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Williams helps Hurricanes find way again in Game 3 victory

Breaks tie against Islanders, Carolina moves within one win of Eastern Conference Final

by Tom Gulitti @TomGulittiNHL / Staff Writer

RALEIGH, N.C. -- Justin Williams found himself in the right place at the right time again, and the Carolina Hurricanes are one win from reaching the Eastern Conference Final.

Williams enhanced his reputation as a clutch performer in the Stanley Cup Playoffs by scoring the winning goal at 10:15 of the third period during the Hurricanes' 5-2 victory against the New York Islanders in Game 3 of the Eastern Conference Second Round at PNC Arena on Wednesday.

Williams benefited from a deft play by center Sebastian Aho, who knocked Islanders goalie Robin Lehner's pass out of midair behind the net and fed Williams in the slot for a shot that went in over Lehner's glove to make it 3-2.


[RELATED: Complete Islanders vs. Hurricanes series coverage]


"That was probably my worst opportunity of the night," said Williams, who hit the left post with an open chance from the slot in the second period. "I had a couple good looks and that one went in, so it's funny how that works sometimes."

Empty-net goals from Teuvo Teravainen and Aho sealed the victory for Carolina, which leads the best-of-7 series 3-0 and will go for the sweep in Game 4 at home on Friday (7 p.m. ET; NBCSN, CBC, SN, TVAS). Williams' goal was the forward's 38th in 150 playoff games over 18 NHL seasons and his eighth game-winner.

"It's not like he's best player out there, but he just finds ways," Hurricanes coach Rod Brind'Amour said. "It's special that we have him. … He's not getting his due because he's already had it, but he's our leader and you need that."

Video: NYI@CAR, Gm3: Williams pots Aho's feed for lead

Williams, a three-time Stanley Cup winner, is the Hurricanes captain and unquestioned leader, but he's been only a part of the success they are having in their first playoff appearance since 2009. Ravaged by injuries throughout the postseason, they've needed contributions from everyone to get this far.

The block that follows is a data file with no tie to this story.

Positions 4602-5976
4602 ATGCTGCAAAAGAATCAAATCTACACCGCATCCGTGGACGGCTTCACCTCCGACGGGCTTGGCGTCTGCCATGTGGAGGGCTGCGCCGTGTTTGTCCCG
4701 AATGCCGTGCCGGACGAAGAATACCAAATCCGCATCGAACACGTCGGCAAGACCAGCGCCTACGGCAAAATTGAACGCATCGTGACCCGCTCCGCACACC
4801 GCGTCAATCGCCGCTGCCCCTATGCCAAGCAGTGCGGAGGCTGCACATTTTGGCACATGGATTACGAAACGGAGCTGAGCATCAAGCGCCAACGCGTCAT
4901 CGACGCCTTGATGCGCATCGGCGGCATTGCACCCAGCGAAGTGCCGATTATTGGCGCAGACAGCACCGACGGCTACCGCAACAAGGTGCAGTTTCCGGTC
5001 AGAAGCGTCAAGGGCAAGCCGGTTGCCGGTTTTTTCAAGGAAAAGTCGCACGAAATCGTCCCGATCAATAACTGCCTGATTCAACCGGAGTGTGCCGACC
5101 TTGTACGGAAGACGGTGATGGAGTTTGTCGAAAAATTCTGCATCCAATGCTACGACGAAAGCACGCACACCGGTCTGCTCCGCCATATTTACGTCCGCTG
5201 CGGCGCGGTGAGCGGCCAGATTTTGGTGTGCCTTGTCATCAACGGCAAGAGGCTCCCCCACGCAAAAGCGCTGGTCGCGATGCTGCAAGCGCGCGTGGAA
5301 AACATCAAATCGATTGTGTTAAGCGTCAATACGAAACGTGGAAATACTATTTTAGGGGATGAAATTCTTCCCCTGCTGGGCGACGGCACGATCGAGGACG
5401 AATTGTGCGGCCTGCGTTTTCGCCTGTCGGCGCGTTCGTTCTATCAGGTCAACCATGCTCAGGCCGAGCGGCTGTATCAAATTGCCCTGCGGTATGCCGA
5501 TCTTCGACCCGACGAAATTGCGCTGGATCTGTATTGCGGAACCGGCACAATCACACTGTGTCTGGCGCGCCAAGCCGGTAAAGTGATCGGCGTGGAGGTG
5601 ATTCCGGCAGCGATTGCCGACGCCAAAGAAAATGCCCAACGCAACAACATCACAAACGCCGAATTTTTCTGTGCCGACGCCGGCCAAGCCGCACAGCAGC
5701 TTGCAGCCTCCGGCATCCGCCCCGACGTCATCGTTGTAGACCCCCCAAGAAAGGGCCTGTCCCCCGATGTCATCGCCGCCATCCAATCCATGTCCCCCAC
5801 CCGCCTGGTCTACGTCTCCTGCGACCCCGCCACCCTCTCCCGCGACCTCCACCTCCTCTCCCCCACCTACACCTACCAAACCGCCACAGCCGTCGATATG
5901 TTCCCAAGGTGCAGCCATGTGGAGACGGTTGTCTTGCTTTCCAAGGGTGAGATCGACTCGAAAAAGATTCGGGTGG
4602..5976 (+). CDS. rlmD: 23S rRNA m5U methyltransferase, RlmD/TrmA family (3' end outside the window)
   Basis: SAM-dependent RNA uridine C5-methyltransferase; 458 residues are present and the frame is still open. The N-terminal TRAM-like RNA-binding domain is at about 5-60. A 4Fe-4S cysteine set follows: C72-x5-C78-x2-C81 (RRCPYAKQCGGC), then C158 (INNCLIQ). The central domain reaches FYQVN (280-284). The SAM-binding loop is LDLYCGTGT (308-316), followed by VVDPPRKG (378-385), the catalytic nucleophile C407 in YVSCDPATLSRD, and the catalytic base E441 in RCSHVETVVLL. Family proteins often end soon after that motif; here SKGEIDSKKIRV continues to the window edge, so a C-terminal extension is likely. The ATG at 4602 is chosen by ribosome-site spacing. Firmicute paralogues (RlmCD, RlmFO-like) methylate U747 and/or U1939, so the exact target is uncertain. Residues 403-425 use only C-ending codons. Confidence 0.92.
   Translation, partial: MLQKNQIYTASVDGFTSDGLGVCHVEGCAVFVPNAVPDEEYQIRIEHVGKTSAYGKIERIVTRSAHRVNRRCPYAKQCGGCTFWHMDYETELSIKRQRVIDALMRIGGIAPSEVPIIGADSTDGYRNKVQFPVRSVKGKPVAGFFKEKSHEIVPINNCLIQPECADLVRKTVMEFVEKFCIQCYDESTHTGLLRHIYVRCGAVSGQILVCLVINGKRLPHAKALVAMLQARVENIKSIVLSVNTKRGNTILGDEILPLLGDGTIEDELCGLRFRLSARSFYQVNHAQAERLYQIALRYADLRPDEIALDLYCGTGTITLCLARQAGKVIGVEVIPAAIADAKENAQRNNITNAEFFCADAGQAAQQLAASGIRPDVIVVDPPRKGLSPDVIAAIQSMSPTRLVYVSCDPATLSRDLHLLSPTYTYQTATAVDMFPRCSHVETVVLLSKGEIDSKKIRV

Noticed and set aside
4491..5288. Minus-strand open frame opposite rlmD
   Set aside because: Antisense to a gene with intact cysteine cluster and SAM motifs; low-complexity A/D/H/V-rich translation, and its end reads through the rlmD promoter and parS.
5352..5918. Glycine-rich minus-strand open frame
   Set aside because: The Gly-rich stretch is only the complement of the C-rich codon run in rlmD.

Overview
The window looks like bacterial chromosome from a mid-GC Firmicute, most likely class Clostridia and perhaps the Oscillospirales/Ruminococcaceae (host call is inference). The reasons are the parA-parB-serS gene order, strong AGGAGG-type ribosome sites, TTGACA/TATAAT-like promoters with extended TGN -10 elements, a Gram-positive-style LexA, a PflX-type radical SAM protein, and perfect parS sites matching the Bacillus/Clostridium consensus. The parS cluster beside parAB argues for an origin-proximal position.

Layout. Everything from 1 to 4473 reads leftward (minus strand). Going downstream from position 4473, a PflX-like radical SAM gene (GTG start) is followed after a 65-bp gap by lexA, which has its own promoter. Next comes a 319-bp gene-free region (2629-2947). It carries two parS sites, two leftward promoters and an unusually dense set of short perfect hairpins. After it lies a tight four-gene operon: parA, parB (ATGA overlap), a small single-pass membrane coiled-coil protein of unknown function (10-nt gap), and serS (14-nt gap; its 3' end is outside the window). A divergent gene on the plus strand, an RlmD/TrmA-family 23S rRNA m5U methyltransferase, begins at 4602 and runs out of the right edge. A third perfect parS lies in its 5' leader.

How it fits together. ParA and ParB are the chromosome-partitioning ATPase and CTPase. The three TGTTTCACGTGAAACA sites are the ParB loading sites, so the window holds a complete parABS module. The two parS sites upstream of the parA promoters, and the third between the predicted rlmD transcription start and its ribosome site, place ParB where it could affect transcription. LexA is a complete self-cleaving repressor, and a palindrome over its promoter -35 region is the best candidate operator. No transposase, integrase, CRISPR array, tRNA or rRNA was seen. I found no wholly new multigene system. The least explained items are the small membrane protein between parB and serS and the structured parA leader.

On Wednesday, it was backup goalie Curtis McElhinney filling in for the injured Petr Mrazek (lower body) by making 28 saves in his first NHL playoff start. At 35 years and 343 days old, McElhinney was the oldest goalie in NHL history to make his first postseason start and appeared unfazed by the situation.

"It's what he does," Williams said. "Am I extremely proud and giddy for him? Absolutely. I'll show some emotion if he's not, because he's going to be pretty stoic and not give you much. But awesome for him. We're proud of him, and he's such a great team guy."

With defenseman Trevor van Riemsdyk and forwards Micheal Ferland and Saku Maenalanen each out with an upper-body injury, the return of forwards Andrei Svechnikov (concussion) and Jordan Martinook (lower body) was timely for Carolina. 

Svechnikov, who had not played since Game 3 of the first round against the Washington Capitals, didn't get on the scoresheet but was dynamic in 12:13 of ice time on the third line, hitting the right post on a shot from the right face-off circle in the first period and showing his speed and strength on a right-wing rush in the third.

Martinook teamed with Greg McKegg and Patrick Brown on an energetic fourth line that helped Carolina get back to the aggressive forecheck that was missing for much of the first two games against New York.

"I think everybody's stepping up," McElhinney said. "We've been putting new guys in the lineup, guys are coming back, so it's been nice to interchange some parts and still have success."

Video: NYI@CAR, Gm3: Williams on team's belief in themselves

At this point, no one would blame the Hurricanes for starting to feel like they are a team of destiny. They have won five consecutive games in 10 days after being one loss from elimination against the Capitals.

"Destiny is not a matter of chance, it's a matter of choice," Williams said. "You don't wait for it, you achieve it. We're not waiting around to see what happens. We're going to try to go get it."

Williams will try to show Carolina the way, as he has all season. A member of the Hurricanes' 2006 Cup-winning team who also won championships with the Los Angeles Kings in 2012 and 2014, he has never been the fastest or most skilled player, but he clearly has a knack for winning and being part of the big moments in wins.

"I feel like every time it's five minutes left, he's even faster than usual," Aho said. "He's a clutch player. He's a good player."

In a season that began with the Hurricanes simply trying to re-establish themselves in their market after nine seasons out of the playoffs, they and their fans are dreaming big. 

Why shouldn't they in this crazy postseason when all four division winners were eliminated in the first round?

"I'm going to say all the right things here," Williams said. "We're up 3-0. They say the last one's the hardest, and it always is when the other team's backs are against the wall. We certainly don't want to go back [to New York for Game 5], but if we have to we will. But we're going to work our tails off to hopefully get it done in four."


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